Ranking the Cubs infielders on defense
|Tuesday, April 30, 2019 7:12 PM- -|
As fun as it to watch the Cubs fill up the scoreboard with runs, the real key to their success is their ability to get outs. When the Cubs are at their best, they are among the best defensive teams in the league. The number of versatile defensive options they have on the infield allows them to shift at a lower rate while still getting plenty of outs for a pitching staff filled with ground ball pitchers. With all the options the Cubs have on the infield, it was hard to determine who ranks the best defensively, but here we go:
1. Javier Baez: Even with all the good defensive players the Cubs have, nobody can compare to “El Mago.” He offers a unique combination of great instincts, quick hands, and a rocket arm. Baez is arguably the best defender at 3 out of the four infield spots. The versatility of Baez makes him an incredible asset as he showed earlier in his career by playing a new position nearly every night. The only reason Baez has not won any gold gloves is that he hasn’t been a regular at any position. Baez has saved 35 runs in his career with the most at any position being 19 at second base.
1. Javier Baez: Even with all the good defensive players the Cubs have, nobody can compare to “El Mago.” He offers a unique combination of great instincts, quick hands, and a rocket arm. Baez is arguably the best defender at 3 out of the four infield spots. The versatility of Baez makes him an incredible asset as he showed earlier in his career by playing a new position nearly every night.
The only reason Baez has not won any gold gloves is that he hasn’t been a regular at any position. Baez has saved 35 runs in his career with the most at any position being 19 at second base.
2. Anthony Rizzo: Anthony Rizzo has been one of the best defensive first basemen in baseball over the past few years, and he has two gold gloves and one platinum glove to show for it. Rizzo competes hard every day and is best at picking balls out of the dirt on low throws. While these plays are hard to quantify from a statistical standpoint, we can see Rizzo has a knack for saving errors.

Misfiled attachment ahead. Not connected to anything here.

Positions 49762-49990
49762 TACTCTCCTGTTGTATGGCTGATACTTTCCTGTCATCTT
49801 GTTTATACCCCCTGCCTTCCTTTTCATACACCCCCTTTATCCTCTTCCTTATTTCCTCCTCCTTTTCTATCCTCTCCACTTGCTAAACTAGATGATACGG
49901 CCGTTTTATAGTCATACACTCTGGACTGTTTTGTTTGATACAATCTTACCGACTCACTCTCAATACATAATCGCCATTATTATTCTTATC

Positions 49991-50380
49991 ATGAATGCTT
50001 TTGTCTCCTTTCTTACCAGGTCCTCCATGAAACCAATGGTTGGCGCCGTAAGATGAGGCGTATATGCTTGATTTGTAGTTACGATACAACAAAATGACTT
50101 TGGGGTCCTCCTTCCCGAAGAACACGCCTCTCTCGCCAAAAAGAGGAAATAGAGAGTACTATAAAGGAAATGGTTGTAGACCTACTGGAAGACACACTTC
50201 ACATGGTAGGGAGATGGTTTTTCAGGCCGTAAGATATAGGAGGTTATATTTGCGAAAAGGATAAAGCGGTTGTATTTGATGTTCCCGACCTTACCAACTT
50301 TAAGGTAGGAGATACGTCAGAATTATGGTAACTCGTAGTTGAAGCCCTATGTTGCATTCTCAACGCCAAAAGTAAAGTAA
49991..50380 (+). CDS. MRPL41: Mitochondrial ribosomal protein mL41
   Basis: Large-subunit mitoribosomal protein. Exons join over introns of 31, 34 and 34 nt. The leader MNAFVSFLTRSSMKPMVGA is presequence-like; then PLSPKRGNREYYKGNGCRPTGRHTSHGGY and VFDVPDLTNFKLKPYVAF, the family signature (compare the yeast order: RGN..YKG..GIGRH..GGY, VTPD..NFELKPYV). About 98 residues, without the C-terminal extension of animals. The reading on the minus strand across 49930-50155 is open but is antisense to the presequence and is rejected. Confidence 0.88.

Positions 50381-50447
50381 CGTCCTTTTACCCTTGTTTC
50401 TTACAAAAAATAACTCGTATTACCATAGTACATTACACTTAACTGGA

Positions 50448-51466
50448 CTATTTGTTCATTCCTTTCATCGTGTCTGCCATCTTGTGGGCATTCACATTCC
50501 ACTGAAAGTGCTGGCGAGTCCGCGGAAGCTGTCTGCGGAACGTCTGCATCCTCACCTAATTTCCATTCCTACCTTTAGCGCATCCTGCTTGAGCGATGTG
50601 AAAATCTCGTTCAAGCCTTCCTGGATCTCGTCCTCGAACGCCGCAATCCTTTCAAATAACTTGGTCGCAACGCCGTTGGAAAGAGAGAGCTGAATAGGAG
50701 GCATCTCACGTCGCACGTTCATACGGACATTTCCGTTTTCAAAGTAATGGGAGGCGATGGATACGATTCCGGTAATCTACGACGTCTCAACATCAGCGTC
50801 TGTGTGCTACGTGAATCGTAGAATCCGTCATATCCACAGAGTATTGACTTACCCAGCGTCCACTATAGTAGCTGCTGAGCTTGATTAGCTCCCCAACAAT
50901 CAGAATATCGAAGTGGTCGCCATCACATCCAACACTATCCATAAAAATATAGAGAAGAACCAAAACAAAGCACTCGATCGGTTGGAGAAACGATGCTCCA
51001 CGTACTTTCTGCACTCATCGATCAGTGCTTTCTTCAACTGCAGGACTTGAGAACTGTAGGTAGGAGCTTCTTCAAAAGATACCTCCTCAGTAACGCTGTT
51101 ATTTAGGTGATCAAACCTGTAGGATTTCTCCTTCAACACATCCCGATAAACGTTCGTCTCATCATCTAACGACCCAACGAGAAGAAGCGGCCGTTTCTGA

Rizzo is an outstanding athlete for his size, as displayed by his great tarp catches. Rizzo is exceptionally consistent, and one of the most reliable players the Cubs have on the field.
3. Addison Russell: Russell’s best season came in 2016, but he has still been a capable defensive shortstop since then. There has been a lot of noise surrounding Russell and his future with the Cubs after he was suspended for domestic violence allegations. The Cubs stuck with Russell and will now have him playing shortstop in the future.
Russell has shined with the glove ever since he was called up, including being 5th in the majors among defensive runs saved by shortstops last season. Russell’s best attribute is his ability to get to nearly any ball. He was ranked 2nd last season in shortstop range.
4. David Bote: Bote has not had as many opportunities in the field as some of the other Cubs, but his defense is outstanding. Bote caught Brian Butterfield’s attention with his work during fielding drills a couple of spring training ago, and that ultimately propelled him to the majors.
Bote is a very technically sound baseball player, and his mechanics make him one of the Cubs top infielders. He may not make as many dazzling plays as some other guys around the league, but he is a sure-handed, reliable defender who can play multiple infield spots.
5. Kris Bryant: Bryant’s athleticism has helped him significantly improve his defense. The worry with him, even when he was a prospect was if he could play third base at a high level. Bryant has, for the most part, answered these concerns and turned himself into a solid defensive player. Bryant has improved at third, while also spending time learning how to play the outfield.
He has a big arm which helps him make plays from his backhand, but he does tend to airmail some throws on routine plays.
6. Ben Zobrist: Zobrist may not be the guy he was with Tampa Bay, who could play anywhere on any day, anymore, but he is still a productive player. He is now used primarily at second base or as a corner outfielder, but he is very consistent and does not make many errors. Zobrist’s arm is not all that strong, but as a second baseman, he makes all the routine plays and doesn't give teams any extra outs.
7. Daniel Descalso: Descalso ranks very similar to Zobrist in many ways. He is not very flashy but does not make many errors. Descalso is not a bad fielder; he is just ranked at the bottom because he plays with such a dynamic infield. He can play anywhere on the diamond, but his arm is best suited for second base.